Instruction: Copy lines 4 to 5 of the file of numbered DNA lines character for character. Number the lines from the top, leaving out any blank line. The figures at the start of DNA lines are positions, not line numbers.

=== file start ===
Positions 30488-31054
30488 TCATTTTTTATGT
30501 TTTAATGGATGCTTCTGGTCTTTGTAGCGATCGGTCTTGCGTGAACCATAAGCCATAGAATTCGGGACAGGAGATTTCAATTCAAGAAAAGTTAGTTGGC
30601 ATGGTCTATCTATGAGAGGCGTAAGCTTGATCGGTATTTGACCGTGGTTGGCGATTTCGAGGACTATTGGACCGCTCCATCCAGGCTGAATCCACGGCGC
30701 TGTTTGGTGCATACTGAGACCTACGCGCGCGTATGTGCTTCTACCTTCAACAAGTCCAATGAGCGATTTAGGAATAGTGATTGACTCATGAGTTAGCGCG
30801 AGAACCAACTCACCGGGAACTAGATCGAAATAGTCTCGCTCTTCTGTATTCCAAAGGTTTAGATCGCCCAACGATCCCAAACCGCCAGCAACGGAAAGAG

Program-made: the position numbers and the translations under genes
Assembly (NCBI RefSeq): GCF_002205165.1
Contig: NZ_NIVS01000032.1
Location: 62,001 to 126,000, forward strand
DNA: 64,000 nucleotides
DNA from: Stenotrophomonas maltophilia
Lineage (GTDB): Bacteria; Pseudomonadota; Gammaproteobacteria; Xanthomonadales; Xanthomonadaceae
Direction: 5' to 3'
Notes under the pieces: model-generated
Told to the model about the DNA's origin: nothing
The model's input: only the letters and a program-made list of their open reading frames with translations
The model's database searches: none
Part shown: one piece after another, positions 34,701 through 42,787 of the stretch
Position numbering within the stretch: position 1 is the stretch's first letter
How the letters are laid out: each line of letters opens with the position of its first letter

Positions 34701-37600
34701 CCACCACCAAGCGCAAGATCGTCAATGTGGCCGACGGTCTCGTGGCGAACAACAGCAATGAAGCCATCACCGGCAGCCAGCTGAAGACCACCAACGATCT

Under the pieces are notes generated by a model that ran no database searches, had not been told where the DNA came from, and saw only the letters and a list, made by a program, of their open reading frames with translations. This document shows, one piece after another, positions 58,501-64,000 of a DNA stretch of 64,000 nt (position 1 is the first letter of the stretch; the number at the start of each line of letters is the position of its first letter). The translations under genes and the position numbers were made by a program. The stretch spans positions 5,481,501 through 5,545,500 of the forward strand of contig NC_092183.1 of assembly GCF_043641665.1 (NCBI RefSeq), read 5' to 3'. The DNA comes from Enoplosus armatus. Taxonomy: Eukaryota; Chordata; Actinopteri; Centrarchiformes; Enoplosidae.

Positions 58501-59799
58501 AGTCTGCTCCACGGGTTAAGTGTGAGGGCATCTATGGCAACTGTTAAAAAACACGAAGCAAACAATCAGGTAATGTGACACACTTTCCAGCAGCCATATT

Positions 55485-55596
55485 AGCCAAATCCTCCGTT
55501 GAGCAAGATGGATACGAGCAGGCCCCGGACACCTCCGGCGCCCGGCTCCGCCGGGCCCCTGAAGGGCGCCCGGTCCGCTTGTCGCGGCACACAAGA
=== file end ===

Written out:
30601 ATGGTCTATCTATGAGAGGCGTAAGCTTGATCGGTATTTGACCGTGGTTGGCGATTTCGAGGACTATTGGACCGCTCCATCCAGGCTGAATCCACGGCGC
30701 TGTTTGGTGCATACTGAGACCTACGCGCGCGTATGTGCTTCTACCTTCAACAAGTCCAATGAGCGATTTAGGAATAGTGATTGACTCATGAGTTAGCGCG